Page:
An earlier version of this article misspelled the name of McCaffrey & McCall's creative director. It's George Newall, not George Newell. This version has been fixed.
“Schoolhouse Rock” helped teach civics to a generation of children with “I'm just an account” and grammar with “conjunction union”, among many other classics.
But the Saturday Morning short film series, which debuted 50 years ago this month, began with more modest goals: One father, frustrated that his children knew the lines to rock songs but couldn't multiply them, said asked a co-worker in his ad. agency if you can help by putting the multiplication table in the song.
The agency became an ABC client and when it came up with “three is a magic number”, the timing couldn't be better to launch the idea for television. The network, under pressure from the Federal Communications Commission and parents irritated by violent cartoons and incessant ads for sugary cereal, has recently begun to lean toward more educational programming.
ABC's head of children's programming was a young executive named Michael Eisner. He greenlit "Schoolhouse Rock" after hearing jazz musician Bob Dorough's "Three Is a Magic Number" and seeing storyboards for the accompanying educational cartoon. That episode would premiere in January 1973.
At the time, an advocacy group called Action for Children's Television was pushing the television industry to clean up children's programming, Eisner recalled in a recent phone interview.
“They were a real problem for all three networks, who were massively promoting children's programming, violent programming, Saturday morning programming,” said Eisner, who would become president and CEO of The Walt Disney Co. "And I got into this situation and actually had to go to Washington to testify before the FCC."
In an era when Saturday morning television was dominated by cereal ads and "wall-to-wall cartoons of monsters," in the words of the founder of Action for Children's Television, the three-minute "Schoolhouse Rock" educational cartoons provided a welcome relief for parents.
Half a century later, it is their children, now middle-aged members of Generation X, who keep classics such as “Lolly, Lolly, Lolly, get your adverbs here!”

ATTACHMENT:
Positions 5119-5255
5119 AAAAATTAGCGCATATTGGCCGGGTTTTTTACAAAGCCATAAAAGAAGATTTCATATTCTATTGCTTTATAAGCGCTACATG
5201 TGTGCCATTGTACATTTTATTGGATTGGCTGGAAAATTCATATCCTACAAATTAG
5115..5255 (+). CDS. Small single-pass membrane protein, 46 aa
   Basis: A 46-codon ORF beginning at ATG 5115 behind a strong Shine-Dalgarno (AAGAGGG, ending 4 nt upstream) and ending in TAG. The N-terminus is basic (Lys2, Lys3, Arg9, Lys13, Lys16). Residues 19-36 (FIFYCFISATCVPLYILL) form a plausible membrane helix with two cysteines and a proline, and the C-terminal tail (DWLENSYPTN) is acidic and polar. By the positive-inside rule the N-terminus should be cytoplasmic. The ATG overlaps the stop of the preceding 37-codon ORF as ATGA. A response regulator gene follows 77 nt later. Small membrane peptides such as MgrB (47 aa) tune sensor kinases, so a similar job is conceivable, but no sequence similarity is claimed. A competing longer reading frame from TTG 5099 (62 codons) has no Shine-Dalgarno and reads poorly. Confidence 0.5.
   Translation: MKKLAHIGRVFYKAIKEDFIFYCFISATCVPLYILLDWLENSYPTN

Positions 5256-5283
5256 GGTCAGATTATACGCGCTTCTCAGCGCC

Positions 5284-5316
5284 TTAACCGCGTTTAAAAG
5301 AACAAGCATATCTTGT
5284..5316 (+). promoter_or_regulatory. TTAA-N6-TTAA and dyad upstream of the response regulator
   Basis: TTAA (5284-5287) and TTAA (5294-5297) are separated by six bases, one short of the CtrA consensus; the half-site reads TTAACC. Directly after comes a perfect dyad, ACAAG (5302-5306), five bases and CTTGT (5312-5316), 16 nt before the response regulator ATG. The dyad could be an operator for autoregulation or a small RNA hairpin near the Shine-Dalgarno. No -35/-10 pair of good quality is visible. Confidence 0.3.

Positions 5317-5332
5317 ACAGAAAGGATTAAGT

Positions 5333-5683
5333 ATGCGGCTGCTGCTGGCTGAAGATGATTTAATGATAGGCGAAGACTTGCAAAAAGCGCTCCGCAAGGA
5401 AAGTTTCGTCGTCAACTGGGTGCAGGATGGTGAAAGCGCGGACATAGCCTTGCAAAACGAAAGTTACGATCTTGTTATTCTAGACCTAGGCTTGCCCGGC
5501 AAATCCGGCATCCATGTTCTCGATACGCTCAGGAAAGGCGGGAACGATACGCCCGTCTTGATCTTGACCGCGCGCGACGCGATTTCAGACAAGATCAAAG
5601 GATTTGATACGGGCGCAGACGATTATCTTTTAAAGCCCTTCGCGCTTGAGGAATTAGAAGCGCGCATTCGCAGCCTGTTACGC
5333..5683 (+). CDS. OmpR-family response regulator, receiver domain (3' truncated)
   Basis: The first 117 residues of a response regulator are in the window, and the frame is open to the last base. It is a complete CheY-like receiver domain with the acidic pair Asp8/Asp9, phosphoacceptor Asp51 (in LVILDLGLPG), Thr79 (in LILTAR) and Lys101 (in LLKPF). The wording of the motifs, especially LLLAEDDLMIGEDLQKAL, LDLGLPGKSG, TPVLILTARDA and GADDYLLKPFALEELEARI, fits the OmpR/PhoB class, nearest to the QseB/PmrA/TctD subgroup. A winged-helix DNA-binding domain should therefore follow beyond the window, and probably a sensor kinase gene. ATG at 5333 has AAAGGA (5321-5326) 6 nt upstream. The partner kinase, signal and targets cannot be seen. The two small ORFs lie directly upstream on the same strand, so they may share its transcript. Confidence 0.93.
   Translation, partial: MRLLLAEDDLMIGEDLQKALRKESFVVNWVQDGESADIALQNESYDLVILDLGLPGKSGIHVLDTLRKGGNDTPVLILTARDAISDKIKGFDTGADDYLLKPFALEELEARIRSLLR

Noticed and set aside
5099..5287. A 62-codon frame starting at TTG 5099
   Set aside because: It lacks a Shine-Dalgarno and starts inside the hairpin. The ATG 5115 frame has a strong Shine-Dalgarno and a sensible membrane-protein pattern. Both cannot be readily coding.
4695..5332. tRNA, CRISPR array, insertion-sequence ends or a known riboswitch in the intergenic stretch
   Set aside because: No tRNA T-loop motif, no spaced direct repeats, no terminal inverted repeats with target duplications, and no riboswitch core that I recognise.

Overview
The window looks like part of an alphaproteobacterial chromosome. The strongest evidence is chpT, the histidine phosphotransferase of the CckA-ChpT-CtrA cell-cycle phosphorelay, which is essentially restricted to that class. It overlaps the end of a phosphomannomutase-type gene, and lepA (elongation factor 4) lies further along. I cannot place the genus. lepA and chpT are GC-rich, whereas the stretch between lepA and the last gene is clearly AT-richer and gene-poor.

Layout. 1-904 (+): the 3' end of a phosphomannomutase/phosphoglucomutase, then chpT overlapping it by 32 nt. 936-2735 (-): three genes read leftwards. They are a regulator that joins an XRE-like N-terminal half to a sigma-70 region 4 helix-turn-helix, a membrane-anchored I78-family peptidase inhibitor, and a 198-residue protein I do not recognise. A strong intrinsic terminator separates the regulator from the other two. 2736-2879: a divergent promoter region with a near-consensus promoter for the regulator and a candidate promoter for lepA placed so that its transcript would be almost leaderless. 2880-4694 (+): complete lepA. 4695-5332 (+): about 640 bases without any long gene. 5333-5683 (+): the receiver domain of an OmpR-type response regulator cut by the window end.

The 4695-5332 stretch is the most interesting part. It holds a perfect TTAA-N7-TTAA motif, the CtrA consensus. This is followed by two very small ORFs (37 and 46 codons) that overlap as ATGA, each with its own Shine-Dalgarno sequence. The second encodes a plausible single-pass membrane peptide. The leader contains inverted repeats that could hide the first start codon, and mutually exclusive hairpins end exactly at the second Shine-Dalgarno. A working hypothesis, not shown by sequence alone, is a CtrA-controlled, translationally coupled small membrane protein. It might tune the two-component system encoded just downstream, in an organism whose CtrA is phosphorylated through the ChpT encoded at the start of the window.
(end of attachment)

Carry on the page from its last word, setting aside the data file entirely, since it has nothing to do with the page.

Eisner said people in their 40s and 50s mention "Schoolhouse Rock" in conversations with him more than any other show or movie, including Paramount Pictures blockbusters like "Saturday Night Fever" and "Raiders of the Lost Ark." ", which were produced when he was president of the studio.
"It's what they can still sing, what I can but won't," he joked.
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The series, which ran into the mid-1980s and was revived in the 1990s, won four Emmy Awards.
People magazine wrote in aprofile 2016of Dorough, who would become the musical director of "Schoolhouse Rock", "Bob Dorough probably had more of an impact on grammatical fluency than anyone else in the 20th century."
Disney, ABC's parent company,announced this monththat ABC will air a 50th anniversary song from "Schoolhouse Rock" on February 1, hosted by Ryan Seacrest and featuring the Black Eyed Peas, Kal Penn and Shaquille O'Neal.
An unlikely origin story
One day at the McCaffrey & McCall advertising agency, the company's president, David McCall, the one whose children couldn't multiply, was talking to creative director George Newall. According to NewallobituaryIn last year's New York Times, McCall told her that while her kids struggled with math, "they can sing along with Jimi Hendrix and the Rolling Stones." Neall connected his boss with Dorough, who came up with "Three is a magic number". An art director from the agency, Tom Yohe, did the animation.
Eisner said the network had already begun rolling out other educational programming, but had no expectations when it agreed to meet with the people who would become the creators of "Schoolhouse Rock."
“I was doing this as a favor,” he said. "And it was just a matter of putting two and two together, which was listening to something a little bit modern, like 'Sesame Street' was."
Another participant in that meeting was Chuck Jones, the cartoon animator who directed "Looney Tunes" and "Merrie Melodies." According to a 2000 Los Angeles Timesobituaryof Yohe, who would team up with Newall to produce more than 40 episodes of "Schoolhouse Rock," Jones told Eisner, "Buy it!"